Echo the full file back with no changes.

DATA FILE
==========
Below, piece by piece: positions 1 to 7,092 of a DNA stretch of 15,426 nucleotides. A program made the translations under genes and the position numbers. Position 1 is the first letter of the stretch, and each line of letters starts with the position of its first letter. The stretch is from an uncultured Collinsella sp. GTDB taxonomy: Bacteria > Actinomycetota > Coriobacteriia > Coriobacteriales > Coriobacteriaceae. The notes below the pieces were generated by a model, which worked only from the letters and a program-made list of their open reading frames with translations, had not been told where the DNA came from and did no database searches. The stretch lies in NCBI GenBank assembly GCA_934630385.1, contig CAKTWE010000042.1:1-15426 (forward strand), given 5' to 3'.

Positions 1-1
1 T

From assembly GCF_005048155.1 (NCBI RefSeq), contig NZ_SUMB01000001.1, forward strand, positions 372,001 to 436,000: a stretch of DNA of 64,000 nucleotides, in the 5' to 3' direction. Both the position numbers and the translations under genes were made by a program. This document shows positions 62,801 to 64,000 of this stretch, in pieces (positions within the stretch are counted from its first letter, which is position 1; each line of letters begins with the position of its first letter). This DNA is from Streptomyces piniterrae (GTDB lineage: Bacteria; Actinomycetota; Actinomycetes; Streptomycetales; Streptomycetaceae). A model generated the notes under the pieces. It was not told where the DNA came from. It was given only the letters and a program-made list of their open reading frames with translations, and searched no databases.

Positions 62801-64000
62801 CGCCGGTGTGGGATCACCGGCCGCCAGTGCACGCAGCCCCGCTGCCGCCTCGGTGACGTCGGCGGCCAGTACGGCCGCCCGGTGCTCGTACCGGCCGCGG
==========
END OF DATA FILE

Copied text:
Below, piece by piece: positions 1 to 7,092 of a DNA stretch of 15,426 nucleotides. A program made the translations under genes and the position numbers. Position 1 is the first letter of the stretch, and each line of letters starts with the position of its first letter. The stretch is from an uncultured Collinsella sp. GTDB taxonomy: Bacteria > Actinomycetota > Coriobacteriia > Coriobacteriales > Coriobacteriaceae. The notes below the pieces were generated by a model, which worked only from the letters and a program-made list of their open reading frames with translations, had not been told where the DNA came from and did no database searches. The stretch lies in NCBI GenBank assembly GCA_934630385.1, contig CAKTWE010000042.1:1-15426 (forward strand), given 5' to 3'.

Positions 1-1
1 T

From assembly GCF_005048155.1 (NCBI RefSeq), contig NZ_SUMB01000001.1, forward strand, positions 372,001 to 436,000: a stretch of DNA of 64,000 nucleotides, in the 5' to 3' direction. Both the position numbers and the translations under genes were made by a program. This document shows positions 62,801 to 64,000 of this stretch, in pieces (positions within the stretch are counted from its first letter, which is position 1; each line of letters begins with the position of its first letter). This DNA is from Streptomyces piniterrae (GTDB lineage: Bacteria; Actinomycetota; Actinomycetes; Streptomycetales; Streptomycetaceae). A model generated the notes under the pieces. It was not told where the DNA came from. It was given only the letters and a program-made list of their open reading frames with translations, and searched no databases.

Positions 62801-64000
62801 CGCCGGTGTGGGATCACCGGCCGCCAGTGCACGCAGCCCCGCTGCCGCCTCGGTGACGTCGGCGGCCAGTACGGCCGCCCGGTGCTCGTACCGGCCGCGG